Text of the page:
It is not hard to see why demons, devils, and other beasties of the night have been blamed for these nocturnal ‘attacks’. Virtually all cultures with a written or oral history has some kind of form of SP they have reported, and with that a usually very colorful explanation as to why these things happen. But if you’re of an occult mind, or just an open one, it’s also not hard to see why scary folk of the night would take advantage of us while in such a vulnerable position. Either way, legend and lore abounds. SP is more commonly known as Old Hag, and the origin for this title may have roots as far back as the Sumerians. Ardat lili or Lilitu, an evil hag-demon, was said to have the power of flight, which she preferred to do at night when she would attack men in their sleep. This seems a very obvious reference to the original Lilith, who refused to lay on her back when laying with Adam, and was therefore thrown out of Eden for a more suitable mate for Adam. After she was thrown out of Eden a myriad of things happened, depending on who you hear tell it, but a few things remain constant, Lilith flew away and is now the eater of children, hers and others alike. She is a disgusting old hag, who now flies over the land at night seeking revenge for being thrown out of Eden.
    http://www.facebook.com/SleepParalysis

  • Terri Allen

    Fascinating subject. My son has experienced sleep paralisys ever since a pectus escavatum surgery. Recently, he has experienced deamons attempting to attack him and awakes to find the cat at the site of the attempt. It is in his mind that the cat is a protector. Is there anything that you know of on this?

  • Savannah

    I have only experienced this kind of “sleep paralysis” once, at the tail end of an early morning dream in which I had opened an old cloth covered box containing letters and some bank notes. Next I found myself alone after my company had retreated into an adjacent room, now on my back and mirroring my physical position in bed at the time. I felt an invisible entity I identified in the dream as a goblin press down on my chest and struggled to wake myself, which I several seconds later I did, straining to find my voice. At the time I read that event as a psychic attack of which I believed I understood the source, and called in protection accordingly. Nothing like it has ever occurred again… I am not sure if that time there might have been a greater power to be uncovered though it’s a provocative suggestion and I am awed by your encounter with Kali Ma. I will keep an eye out for Ryan’s book, thank you for opening this discussion!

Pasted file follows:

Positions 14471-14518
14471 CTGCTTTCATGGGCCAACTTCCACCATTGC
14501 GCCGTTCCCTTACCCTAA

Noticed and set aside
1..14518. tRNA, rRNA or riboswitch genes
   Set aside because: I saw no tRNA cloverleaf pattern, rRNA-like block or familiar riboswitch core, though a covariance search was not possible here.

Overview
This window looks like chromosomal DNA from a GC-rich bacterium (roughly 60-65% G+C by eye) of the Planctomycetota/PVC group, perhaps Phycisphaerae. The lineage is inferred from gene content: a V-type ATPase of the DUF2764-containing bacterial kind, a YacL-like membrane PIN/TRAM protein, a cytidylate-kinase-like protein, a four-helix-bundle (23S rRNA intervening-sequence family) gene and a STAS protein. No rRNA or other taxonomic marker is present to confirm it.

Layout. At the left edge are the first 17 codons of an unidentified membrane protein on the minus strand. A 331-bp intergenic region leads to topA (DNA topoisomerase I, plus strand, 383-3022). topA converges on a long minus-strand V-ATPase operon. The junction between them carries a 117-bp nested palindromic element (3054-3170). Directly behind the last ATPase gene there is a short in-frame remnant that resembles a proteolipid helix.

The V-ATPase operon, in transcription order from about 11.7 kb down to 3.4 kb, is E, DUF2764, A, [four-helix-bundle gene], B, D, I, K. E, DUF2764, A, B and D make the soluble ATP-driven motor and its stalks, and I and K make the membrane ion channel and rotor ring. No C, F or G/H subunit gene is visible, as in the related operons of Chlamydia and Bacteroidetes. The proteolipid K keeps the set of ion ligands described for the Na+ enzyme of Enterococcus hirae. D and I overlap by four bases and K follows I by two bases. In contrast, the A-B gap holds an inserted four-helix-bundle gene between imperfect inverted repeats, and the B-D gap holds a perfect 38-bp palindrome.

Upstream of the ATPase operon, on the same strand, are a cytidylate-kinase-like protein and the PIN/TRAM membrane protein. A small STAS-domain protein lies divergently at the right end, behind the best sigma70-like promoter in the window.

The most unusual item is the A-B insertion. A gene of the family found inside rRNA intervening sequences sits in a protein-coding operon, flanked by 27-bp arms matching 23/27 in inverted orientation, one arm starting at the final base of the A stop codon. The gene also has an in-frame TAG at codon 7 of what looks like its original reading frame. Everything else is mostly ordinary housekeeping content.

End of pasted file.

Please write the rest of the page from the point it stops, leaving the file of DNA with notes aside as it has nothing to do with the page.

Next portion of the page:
• http://blog.beliefnet.com/dreamgates/ Robert Moss

    Dear SP Victim – Thanks for reminding us of some of the myths. I can’t help thinking that the Lilith story may be an example of Shadow forms created by a narrow and fearful mindset, in this case that of a patriarchal culture bent on keeping women in their “place”. Read in terms of practical psychology, it’s not hard to see what the figure of a woman who has been beaten down and refused a place “on top” might return to haunt th oppressors or repressers. Then look what happens – as in my 14-year-old night with Kali – when we go beyond the fear, and the masks.

  • http://blog.beliefnet.com/dreamgates/ Robert Moss

    Terri – Sounds like the cat has appointed itself your son’s night guardian. It’s well-known that cats can see what is going on in psychic reality much better than most humans, and all of them belong to the Tribe of Tiger. We can all do with allies in the face of night terrors, and it is wonderful that he has one with a familiar, whiskered face.

  • http://blog.beliefnet.com/dreamgates/ Robert Moss